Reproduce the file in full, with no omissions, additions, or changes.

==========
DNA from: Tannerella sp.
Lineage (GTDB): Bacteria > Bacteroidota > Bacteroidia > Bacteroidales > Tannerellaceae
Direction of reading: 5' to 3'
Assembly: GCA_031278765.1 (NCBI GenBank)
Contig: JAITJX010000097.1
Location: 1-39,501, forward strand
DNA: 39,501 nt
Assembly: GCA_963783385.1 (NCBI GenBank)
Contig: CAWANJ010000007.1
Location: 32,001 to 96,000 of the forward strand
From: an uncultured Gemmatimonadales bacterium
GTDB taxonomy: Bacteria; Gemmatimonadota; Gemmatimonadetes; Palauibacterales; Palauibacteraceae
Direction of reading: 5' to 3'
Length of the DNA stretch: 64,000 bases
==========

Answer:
DNA from: Tannerella sp.
Lineage (GTDB): Bacteria > Bacteroidota > Bacteroidia > Bacteroidales > Tannerellaceae
Direction of reading: 5' to 3'
Assembly: GCA_031278765.1 (NCBI GenBank)
Contig: JAITJX010000097.1
Location: 1-39,501, forward strand
DNA: 39,501 nt
Assembly: GCA_963783385.1 (NCBI GenBank)
Contig: CAWANJ010000007.1
Location: 32,001 to 96,000 of the forward strand
From: an uncultured Gemmatimonadales bacterium
GTDB taxonomy: Bacteria; Gemmatimonadota; Gemmatimonadetes; Palauibacterales; Palauibacteraceae
Direction of reading: 5' to 3'
Length of the DNA stretch: 64,000 bases